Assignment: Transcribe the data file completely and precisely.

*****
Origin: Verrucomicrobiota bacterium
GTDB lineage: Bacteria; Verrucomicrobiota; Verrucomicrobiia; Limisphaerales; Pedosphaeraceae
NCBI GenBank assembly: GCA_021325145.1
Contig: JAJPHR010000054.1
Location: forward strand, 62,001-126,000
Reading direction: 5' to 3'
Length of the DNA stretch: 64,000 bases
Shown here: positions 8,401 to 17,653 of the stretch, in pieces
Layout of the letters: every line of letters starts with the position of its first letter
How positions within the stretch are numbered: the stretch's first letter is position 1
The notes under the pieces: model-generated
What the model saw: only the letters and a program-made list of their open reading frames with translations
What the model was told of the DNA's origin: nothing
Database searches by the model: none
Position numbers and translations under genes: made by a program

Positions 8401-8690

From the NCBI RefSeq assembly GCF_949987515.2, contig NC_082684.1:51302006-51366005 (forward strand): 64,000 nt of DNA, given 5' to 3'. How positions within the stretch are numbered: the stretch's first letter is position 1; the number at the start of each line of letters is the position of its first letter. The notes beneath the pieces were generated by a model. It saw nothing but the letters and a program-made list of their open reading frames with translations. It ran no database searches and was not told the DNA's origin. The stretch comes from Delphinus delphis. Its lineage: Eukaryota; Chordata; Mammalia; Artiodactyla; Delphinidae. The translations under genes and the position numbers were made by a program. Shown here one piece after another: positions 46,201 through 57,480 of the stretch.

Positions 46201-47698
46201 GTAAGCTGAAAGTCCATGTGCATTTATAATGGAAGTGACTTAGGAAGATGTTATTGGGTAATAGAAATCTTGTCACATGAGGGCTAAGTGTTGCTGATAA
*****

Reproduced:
Origin: Verrucomicrobiota bacterium
GTDB lineage: Bacteria; Verrucomicrobiota; Verrucomicrobiia; Limisphaerales; Pedosphaeraceae
NCBI GenBank assembly: GCA_021325145.1
Contig: JAJPHR010000054.1
Location: forward strand, 62,001-126,000
Reading direction: 5' to 3'
Length of the DNA stretch: 64,000 bases
Shown here: positions 8,401 to 17,653 of the stretch, in pieces
Layout of the letters: every line of letters starts with the position of its first letter
How positions within the stretch are numbered: the stretch's first letter is position 1
The notes under the pieces: model-generated
What the model saw: only the letters and a program-made list of their open reading frames with translations
What the model was told of the DNA's origin: nothing
Database searches by the model: none
Position numbers and translations under genes: made by a program

Positions 8401-8690

From the NCBI RefSeq assembly GCF_949987515.2, contig NC_082684.1:51302006-51366005 (forward strand): 64,000 nt of DNA, given 5' to 3'. How positions within the stretch are numbered: the stretch's first letter is position 1; the number at the start of each line of letters is the position of its first letter. The notes beneath the pieces were generated by a model. It saw nothing but the letters and a program-made list of their open reading frames with translations. It ran no database searches and was not told the DNA's origin. The stretch comes from Delphinus delphis. Its lineage: Eukaryota; Chordata; Mammalia; Artiodactyla; Delphinidae. The translations under genes and the position numbers were made by a program. Shown here one piece after another: positions 46,201 through 57,480 of the stretch.

Positions 46201-47698
46201 GTAAGCTGAAAGTCCATGTGCATTTATAATGGAAGTGACTTAGGAAGATGTTATTGGGTAATAGAAATCTTGTCACATGAGGGCTAAGTGTTGCTGATAA